URL with Digital Object Identifier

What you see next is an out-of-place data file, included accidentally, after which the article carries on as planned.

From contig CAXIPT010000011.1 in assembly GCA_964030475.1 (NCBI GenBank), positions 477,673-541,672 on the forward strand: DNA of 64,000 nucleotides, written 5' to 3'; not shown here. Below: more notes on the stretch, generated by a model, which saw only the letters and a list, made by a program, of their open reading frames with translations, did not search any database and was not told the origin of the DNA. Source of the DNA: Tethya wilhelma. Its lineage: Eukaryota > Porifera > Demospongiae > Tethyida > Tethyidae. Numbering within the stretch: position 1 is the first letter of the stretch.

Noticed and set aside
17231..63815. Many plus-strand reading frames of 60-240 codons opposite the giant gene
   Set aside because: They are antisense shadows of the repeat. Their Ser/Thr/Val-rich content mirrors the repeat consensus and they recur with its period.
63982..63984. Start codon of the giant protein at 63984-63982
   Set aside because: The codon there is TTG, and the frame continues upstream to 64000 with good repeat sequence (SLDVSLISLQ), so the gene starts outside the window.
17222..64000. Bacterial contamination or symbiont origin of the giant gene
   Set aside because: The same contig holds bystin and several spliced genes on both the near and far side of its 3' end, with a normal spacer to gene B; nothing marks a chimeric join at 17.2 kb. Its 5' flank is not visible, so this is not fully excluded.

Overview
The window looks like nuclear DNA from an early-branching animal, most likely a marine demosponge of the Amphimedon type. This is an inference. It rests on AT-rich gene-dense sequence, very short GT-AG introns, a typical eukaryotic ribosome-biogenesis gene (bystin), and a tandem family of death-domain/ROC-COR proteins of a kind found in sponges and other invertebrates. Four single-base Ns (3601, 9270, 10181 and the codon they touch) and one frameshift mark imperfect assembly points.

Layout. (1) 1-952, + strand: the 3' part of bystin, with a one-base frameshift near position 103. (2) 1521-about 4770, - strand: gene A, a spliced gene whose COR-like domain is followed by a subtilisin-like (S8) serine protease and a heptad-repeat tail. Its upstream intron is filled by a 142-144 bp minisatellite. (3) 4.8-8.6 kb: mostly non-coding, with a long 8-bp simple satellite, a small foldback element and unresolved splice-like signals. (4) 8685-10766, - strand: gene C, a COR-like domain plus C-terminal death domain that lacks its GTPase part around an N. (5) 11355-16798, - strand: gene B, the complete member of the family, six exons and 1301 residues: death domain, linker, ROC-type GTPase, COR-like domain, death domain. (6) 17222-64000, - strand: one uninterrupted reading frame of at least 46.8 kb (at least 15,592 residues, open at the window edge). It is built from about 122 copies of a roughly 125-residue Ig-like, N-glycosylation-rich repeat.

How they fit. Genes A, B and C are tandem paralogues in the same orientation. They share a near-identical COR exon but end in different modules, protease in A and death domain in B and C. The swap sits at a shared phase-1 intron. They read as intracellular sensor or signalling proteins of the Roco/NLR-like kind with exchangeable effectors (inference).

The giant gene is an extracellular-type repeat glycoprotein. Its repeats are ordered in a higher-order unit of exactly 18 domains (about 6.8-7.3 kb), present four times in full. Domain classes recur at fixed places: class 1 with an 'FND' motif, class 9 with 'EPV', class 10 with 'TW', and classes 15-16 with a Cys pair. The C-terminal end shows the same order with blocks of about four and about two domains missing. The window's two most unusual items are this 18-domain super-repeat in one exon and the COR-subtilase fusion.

Superantigens (SAgs) are microbial toxins that cross-link T cell receptors with major histocompatibility class II (MHC-II) molecules leading to the activation of large numbers of T cells. Herein, we describe the development and preclinical testing of a novel tumor-targeted SAg (TTS) therapeutic built using the streptococcal pyrogenic exotoxin C (SpeC) SAg and targeting cancer cells expressing the 5T4 tumor-associated antigen (TAA). To inhibit potentially harmful widespread immune cell activation, a SpeC mutation within the high-affinity MHC-II binding interface was generated (SpeCD203A) that demonstrated a pronounced reduction in mitogenic activity, yet this mutant could still induce immune cell-mediated cancer cell death in vitro. To target 5T4+ cancer cells, we engineered a humanized single chain variable fragment (scFv) antibody to recognize 5T4 (scFv5T4). Specific targeting of scFv5T4 was verified. SpeCD203A fused to scFv5T4 maintained the ability to activate and induce immune cell-mediated cytotoxicity of colorectal cancer cells. Using a xenograft model of established human colon cancer, we demonstrated that the SpeC-based TTS was able to control the growth and spread of large tumors in vivo. This required both TAA targeting by scFv5T4 and functional SAg activity. These studies lay the foundation for the development of streptococcal SAgs as 'next-generation' TTSs for cancer immunotherapy. © 2014 Patterson et al.